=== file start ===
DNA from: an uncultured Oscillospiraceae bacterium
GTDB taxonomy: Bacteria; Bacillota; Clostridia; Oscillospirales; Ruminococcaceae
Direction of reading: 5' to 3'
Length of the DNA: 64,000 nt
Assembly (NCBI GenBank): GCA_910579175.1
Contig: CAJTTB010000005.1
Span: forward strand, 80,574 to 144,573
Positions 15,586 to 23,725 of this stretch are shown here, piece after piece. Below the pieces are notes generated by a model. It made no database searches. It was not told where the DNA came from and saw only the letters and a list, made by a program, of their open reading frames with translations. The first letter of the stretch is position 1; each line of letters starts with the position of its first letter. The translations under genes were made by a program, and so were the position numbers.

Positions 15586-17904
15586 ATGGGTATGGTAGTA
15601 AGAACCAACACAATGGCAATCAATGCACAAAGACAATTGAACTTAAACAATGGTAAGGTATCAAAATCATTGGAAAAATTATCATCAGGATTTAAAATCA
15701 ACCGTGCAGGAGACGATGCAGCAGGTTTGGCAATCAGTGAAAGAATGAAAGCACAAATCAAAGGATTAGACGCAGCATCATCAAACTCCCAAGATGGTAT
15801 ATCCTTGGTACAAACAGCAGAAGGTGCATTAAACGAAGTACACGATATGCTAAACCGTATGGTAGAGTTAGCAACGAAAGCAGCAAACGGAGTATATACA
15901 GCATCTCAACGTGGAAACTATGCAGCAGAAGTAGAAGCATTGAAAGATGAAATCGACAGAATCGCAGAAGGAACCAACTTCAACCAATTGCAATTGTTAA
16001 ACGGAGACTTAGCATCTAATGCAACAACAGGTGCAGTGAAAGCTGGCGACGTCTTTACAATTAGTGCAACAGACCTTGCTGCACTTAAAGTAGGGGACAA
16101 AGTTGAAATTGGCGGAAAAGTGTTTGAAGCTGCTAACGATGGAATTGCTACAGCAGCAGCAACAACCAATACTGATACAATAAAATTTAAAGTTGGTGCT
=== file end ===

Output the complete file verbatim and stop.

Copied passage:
DNA from: an uncultured Oscillospiraceae bacterium
GTDB taxonomy: Bacteria; Bacillota; Clostridia; Oscillospirales; Ruminococcaceae
Direction of reading: 5' to 3'
Length of the DNA: 64,000 nt
Assembly (NCBI GenBank): GCA_910579175.1
Contig: CAJTTB010000005.1
Span: forward strand, 80,574 to 144,573
Positions 15,586 to 23,725 of this stretch are shown here, piece after piece. Below the pieces are notes generated by a model. It made no database searches. It was not told where the DNA came from and saw only the letters and a list, made by a program, of their open reading frames with translations. The first letter of the stretch is position 1; each line of letters starts with the position of its first letter. The translations under genes were made by a program, and so were the position numbers.

Positions 15586-17904
15586 ATGGGTATGGTAGTA
15601 AGAACCAACACAATGGCAATCAATGCACAAAGACAATTGAACTTAAACAATGGTAAGGTATCAAAATCATTGGAAAAATTATCATCAGGATTTAAAATCA
15701 ACCGTGCAGGAGACGATGCAGCAGGTTTGGCAATCAGTGAAAGAATGAAAGCACAAATCAAAGGATTAGACGCAGCATCATCAAACTCCCAAGATGGTAT
15801 ATCCTTGGTACAAACAGCAGAAGGTGCATTAAACGAAGTACACGATATGCTAAACCGTATGGTAGAGTTAGCAACGAAAGCAGCAAACGGAGTATATACA
15901 GCATCTCAACGTGGAAACTATGCAGCAGAAGTAGAAGCATTGAAAGATGAAATCGACAGAATCGCAGAAGGAACCAACTTCAACCAATTGCAATTGTTAA
16001 ACGGAGACTTAGCATCTAATGCAACAACAGGTGCAGTGAAAGCTGGCGACGTCTTTACAATTAGTGCAACAGACCTTGCTGCACTTAAAGTAGGGGACAA
16101 AGTTGAAATTGGCGGAAAAGTGTTTGAAGCTGCTAACGATGGAATTGCTACAGCAGCAGCAACAACCAATACTGATACAATAAAATTTAAAGTTGGTGCT